ever, these bounds are weaker than the bounds obtained via a nite VCdimension. Of course, bounds on the VC dimension of various restricted recurrent architectures can be derived, e.g. for architectures implementing a nite automaton with a limited number of states (Frasconi et.al., 1995), or for architectures with activation function with nite codomain and nite input alphabet (Koiran and Sontag, 1997). Moreover, the argumentation in (Maass and Orponen, 1998; Maass and Sontag, 1999) shows that the presence of noise in the computation severely limits the capacity of recurrent networks. Depending on the support of the noise, the capacity of recurrent networks reduces to nite automata or even less. This fact provides a further argument for the limitation of the effective VC dimension of recurrent networks in practical implementations. However, these arguments rely on deciencies of neural network training: the bounds on the generalization error which can be obtained in this way become worse the more computation accuracy and reliability can be achieved. The argumentation can only partially account for the fact that recurrent networks often generalize in practical applications after appropriate training and that they may show particularly good generalization behavior if advanced training methods are used (Hochreiter and Schmidhuber, 1997). We will focus in this article on the initial phases of recurrent neural network training by formally characterizing the function class of recurrent neural networks initialized with small weights. This allows us to compare the behavior of recurrent networks at the early stages of training with alternative tools for sequenceprocessing. Furthermore, we will show that small weights constitute a sufcient condition for good generalization ability of recurrent neural networks even if arbitrary precision of the computation and arbitrary realvalued inputs are assumed. This argumentation formalizes one aspect of why recurrent neural network training is often successful: initialization with small weights biases neural network training 4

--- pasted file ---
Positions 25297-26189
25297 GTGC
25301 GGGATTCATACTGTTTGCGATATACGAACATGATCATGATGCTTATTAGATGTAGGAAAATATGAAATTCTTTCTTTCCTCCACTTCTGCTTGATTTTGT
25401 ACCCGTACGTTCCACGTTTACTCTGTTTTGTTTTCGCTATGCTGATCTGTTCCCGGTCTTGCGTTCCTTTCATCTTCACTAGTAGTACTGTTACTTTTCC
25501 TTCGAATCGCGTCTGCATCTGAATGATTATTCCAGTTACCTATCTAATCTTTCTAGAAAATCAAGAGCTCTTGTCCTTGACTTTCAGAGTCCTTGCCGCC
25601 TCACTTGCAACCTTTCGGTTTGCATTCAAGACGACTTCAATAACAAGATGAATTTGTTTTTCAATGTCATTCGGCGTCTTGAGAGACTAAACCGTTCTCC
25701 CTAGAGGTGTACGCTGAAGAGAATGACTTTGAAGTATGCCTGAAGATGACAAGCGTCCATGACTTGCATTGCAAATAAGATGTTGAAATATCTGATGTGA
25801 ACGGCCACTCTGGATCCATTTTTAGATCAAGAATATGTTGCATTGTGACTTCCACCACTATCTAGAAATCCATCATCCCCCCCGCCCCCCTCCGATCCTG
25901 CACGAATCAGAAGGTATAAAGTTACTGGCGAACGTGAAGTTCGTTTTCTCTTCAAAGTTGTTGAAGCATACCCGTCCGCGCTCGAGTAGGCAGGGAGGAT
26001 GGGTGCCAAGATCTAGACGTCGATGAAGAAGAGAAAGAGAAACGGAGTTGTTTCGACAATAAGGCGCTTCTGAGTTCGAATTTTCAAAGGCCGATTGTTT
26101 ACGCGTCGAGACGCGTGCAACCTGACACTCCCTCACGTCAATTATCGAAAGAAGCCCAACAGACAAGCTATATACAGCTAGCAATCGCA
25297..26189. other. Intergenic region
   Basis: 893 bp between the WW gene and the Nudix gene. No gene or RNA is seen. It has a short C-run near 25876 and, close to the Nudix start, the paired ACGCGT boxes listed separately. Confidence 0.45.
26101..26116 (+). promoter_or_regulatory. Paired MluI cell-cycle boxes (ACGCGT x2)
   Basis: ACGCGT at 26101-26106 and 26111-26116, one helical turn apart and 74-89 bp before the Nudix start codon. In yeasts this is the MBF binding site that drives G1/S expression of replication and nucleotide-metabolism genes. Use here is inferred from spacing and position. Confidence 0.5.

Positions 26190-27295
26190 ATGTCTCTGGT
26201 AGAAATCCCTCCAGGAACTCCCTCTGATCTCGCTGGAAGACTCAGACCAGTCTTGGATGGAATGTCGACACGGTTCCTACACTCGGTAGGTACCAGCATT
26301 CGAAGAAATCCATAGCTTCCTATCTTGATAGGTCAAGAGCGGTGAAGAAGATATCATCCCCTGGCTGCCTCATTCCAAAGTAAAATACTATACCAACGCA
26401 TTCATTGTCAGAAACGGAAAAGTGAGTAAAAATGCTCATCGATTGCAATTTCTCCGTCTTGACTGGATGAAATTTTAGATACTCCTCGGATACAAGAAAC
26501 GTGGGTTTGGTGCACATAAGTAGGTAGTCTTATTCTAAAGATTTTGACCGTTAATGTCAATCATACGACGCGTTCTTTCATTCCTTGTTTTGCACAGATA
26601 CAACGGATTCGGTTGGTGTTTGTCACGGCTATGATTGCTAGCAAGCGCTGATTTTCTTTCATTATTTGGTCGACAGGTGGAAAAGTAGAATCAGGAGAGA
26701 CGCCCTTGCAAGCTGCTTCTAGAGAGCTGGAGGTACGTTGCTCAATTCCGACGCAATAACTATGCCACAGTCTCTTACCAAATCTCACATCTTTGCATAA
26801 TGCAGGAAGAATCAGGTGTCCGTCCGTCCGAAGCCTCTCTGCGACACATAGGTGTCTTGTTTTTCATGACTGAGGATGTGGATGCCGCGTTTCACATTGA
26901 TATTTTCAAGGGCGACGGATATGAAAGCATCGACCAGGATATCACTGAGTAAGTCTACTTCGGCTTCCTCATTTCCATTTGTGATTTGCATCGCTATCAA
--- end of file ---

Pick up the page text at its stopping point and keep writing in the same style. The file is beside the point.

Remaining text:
towards regions of the search space where the generalization ability can be rigorously proved. Naturally, further aspects may account for the generalization ability of recurrent networks if we allow for arbitrary weights, e.g the above mentioned corruption of the network dynamics by a noise, implicit regularization of network training due to the choice of the error function, or the fact that regions in the weight space which give a large VCdimension cannot be found by standard training because of the problem of longterm dependencies. Alternatives to recurrent networks or hidden Markov models have been investigated for which efcient training algorithm can be found and prior bounds on the generalization ability can be established. One possibility constitute networks with timewindow for sequential data or xed order Markov models. Both alternatives use only a nite memory length, i.e. perform predictions based on a xed number of sequence entries (Ron, Singer, Tishby, 1996; Sejnowski and Rosenberg, 1987). Particularly efcient modications are variable memory length Markov models which adapt the necessary memory depth to contexts in the given input sequence (B hlmann and Wyner, 1999). Various applications can be found in (Guyon u and Pereira, 1995; Ron, Singer, Tishby, 1996; Ti o and Dorffner, 2001), for examn ple. Note that some of these approaches propose alternative notations for variable length Markov models which are appropriate for specic training algorithms such as prediction sufx trees or iterative function systems. Markov models are much simpler than general hidden Markov models since they operate only on a nite number of observable contexts2 . Nevertheless they are appropriate for a wide variety of applications as shown in the experiments (Guyon and Pereira, 1995; Ron, Singer, Tishby, 1996; Ti o and Dorffner, 2001) and the dynamics of large denite memory n machines can be learned with neural networks as presented in the articles (Clouse
2